We’re starting a new series, featuring some of our best Twine creatives right here on our blog! To kick it off, we spoke to Boston-based illustrator of the week Paul Weiner about his career, art and his best tips for succeeding when working for clients.
Paul describes himself as a fun-loving, musically hip illustrator, who designs illustrations for magazines, design studios and the children’s educational market. On top of that, he’s worked as a digital instructor at Montserrat College of Art and Wentworth Institute of Technology in Boston. Plus, he’s a talented musician too, who loves relaxing and playing music with his band Harmony Gritz (although he’s quite sure his accordion playing is scaring the neighbours’ pets).
Well-versed in his field, Paul has worked professionally as an illustrator for ten years. Getting started is always a challenge as a creative, so at first he just accepted whatever design or illustration assignments he was offered: “Clients want to know you have the experience to complete their projects on time. My first project was for a small printing company working on design boards and mounting paste-ups including images and photographs.”
Now he’s more established, his favourite projects to work on are those which give him full creative freedom, with a client who pays a professional fee. He really enjoys creating amusing cartoon type images that are colourful and appeal to the inner child in everyone.
You can check out some of Paul’s work on his Twine portfolio, as well as his Instagram. He makes a variety of different artworks; some like this yeti holiday card are promotion pieces for conventions and his social media:
“The idea for the yeti just came to me, as I wanted something different from the standard holiday icon,” he explains.
He also does a lot of work for his client Star-Brite Learning Program, a children’s educational publisher: “I am responsible for creating illustrations for an educational pre-school poster calendar for children. The theme for each month differs with my inventive creative colourful style.”
Illustrations like these usually start with some rough sketches and Paul will work on several drafts before submitting them to the client: “The client selects what they like, and I scan the draft into Photoshop.” Paul also uses Illustrator and Manga Studio 5 to work on the finished artwork: “I complete a grayscale or colour image depending on the client’s needs. “Working in Photoshop with layers is a popular tip. I create two layers and place line art on the bottom layer and a layer above and set to multiply. The colour layer above shows the line art below without disturbing the line art.” Finally, Paul colour proofs on his Epson Workforce and when everything’s looking good, he sends it over to the client!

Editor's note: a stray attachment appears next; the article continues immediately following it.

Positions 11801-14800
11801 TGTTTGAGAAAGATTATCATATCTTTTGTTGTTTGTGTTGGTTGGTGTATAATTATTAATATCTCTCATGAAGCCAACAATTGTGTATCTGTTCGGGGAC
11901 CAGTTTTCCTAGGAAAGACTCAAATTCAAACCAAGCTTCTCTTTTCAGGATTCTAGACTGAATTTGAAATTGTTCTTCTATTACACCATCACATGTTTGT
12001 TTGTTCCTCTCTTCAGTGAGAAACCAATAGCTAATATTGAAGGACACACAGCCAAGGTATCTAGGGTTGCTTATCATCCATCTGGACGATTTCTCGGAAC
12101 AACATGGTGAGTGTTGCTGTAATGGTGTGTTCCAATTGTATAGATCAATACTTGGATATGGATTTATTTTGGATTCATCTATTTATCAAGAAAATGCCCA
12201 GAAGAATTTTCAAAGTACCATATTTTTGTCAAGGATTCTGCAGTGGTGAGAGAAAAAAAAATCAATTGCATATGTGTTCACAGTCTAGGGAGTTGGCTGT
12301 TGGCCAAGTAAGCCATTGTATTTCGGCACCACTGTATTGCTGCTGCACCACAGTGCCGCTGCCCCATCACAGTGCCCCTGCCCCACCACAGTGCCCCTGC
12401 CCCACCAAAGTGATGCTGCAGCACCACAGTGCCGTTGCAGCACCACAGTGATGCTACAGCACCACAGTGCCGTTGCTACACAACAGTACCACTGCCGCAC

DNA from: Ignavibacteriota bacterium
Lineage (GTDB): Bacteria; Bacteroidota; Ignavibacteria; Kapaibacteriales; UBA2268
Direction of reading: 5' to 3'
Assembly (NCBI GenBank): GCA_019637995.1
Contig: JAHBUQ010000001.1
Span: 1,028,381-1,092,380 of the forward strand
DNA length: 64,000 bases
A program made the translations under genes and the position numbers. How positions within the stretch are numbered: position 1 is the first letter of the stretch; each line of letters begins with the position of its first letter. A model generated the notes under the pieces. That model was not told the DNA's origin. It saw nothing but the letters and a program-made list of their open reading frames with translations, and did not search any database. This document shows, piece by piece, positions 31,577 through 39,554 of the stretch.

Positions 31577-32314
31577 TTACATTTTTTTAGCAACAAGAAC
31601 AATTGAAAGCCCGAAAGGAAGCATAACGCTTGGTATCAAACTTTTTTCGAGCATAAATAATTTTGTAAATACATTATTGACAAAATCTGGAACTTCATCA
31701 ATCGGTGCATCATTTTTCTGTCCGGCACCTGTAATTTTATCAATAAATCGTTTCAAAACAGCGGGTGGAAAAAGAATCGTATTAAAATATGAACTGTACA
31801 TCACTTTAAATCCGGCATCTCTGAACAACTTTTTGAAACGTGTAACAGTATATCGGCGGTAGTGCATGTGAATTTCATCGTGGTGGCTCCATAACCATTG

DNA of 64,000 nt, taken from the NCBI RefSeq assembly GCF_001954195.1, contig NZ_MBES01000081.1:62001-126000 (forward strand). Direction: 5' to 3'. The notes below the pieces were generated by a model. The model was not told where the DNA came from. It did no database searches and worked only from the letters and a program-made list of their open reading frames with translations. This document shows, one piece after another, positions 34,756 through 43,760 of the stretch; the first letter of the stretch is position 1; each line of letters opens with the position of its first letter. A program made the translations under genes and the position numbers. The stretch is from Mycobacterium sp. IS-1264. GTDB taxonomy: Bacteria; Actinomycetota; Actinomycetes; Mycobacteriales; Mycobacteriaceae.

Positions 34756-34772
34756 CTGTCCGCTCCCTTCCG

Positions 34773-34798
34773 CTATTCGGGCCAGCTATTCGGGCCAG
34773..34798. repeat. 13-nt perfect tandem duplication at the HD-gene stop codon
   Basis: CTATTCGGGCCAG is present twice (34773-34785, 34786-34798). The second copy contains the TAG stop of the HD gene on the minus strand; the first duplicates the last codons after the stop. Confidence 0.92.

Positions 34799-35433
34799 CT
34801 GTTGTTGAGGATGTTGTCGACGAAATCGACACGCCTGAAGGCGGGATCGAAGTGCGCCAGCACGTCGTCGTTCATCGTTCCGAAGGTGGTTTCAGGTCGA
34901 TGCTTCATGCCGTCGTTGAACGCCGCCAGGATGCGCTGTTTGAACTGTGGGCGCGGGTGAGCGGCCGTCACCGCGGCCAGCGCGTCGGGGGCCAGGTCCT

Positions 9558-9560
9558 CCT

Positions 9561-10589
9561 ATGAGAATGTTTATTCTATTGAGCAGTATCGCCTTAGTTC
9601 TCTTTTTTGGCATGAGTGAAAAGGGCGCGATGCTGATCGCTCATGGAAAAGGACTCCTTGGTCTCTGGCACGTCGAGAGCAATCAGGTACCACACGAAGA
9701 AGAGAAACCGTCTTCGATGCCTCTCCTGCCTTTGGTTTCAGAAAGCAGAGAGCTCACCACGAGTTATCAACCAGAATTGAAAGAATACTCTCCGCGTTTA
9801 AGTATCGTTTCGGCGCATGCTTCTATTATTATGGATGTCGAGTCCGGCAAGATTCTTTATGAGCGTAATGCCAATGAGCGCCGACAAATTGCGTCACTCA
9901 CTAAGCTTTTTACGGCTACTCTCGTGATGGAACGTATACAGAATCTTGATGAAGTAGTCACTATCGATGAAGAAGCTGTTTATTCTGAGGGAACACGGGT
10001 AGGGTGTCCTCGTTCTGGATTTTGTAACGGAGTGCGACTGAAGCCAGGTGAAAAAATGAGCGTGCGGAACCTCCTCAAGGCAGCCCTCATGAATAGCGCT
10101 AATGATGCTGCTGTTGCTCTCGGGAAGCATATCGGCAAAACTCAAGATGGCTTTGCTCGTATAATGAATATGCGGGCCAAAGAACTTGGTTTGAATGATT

He also shared his technique for creating custom texture brushes in Photoshop (if you’re sick of the default selection!): “I start with a scan of a favourite texture and save at 2500 pixels within Photoshop. Then, convert the texture to grayscale. Black areas will be dark and grey areas will be transparent. You can use the level’s feature to adjust grey areas for a texture brush. Go to your presets to find your new textured brush and start using it.”
As for finding work? Paul explains that, for creatives, marketing yourself has never been more important: “There is a lot of competition so market yourself wisely. When I first graduated from art school, setting up appointments for interviews was the standard to meet clients. In this new age, online portfolios and social media are the new marketing strategy. Facebook, Twitter, and Instagram are my main outlets. I ask questions and help anyone in need. Don’t be obnoxious or speak negatively about anyone. We are all in this together, be polite and help where it is possible.”
Over time, he’s learned that it’s also really important to know the interview process. Part of this involves just knowing what clients are looking for in a freelancer: “They want to know you’re a professional who can get the work done on time. You also don’t want to make the art director or head designer look bad, or you’ll never hear from them again.” Above all else, it’s crucial to be professional. “Word travels fast if you’re not professional as an illustrator. So you’ve got to take it seriously as a career. There are lots of talented illustrators who want to work, but not enough work to go around. So there’s always someone else who wants the job. But if you do your best, your attitude and work effort will show.”
When Paul first started out, it wasn’t easy and clients took advantage of him, especially with people “who don’t feel they should pay a fair amount for a professional.” He recommends reading the Graphic Artists Guild Handbook on Pricing and Ethical Guidelines. And, of course, the age-old (but very important) advice: “Always use a contract when working with freelance clients, as it’ll weed out clients who are not trustworthy or serious about hiring. By accepting a project, you’re always turning down someone else’s job – so don’t start until your contract has been signed and you’ve been paid a deposit!”
That all said, Paul isn’t an alarmist. As he says, “there’s a lot of nice professionals in the field too!”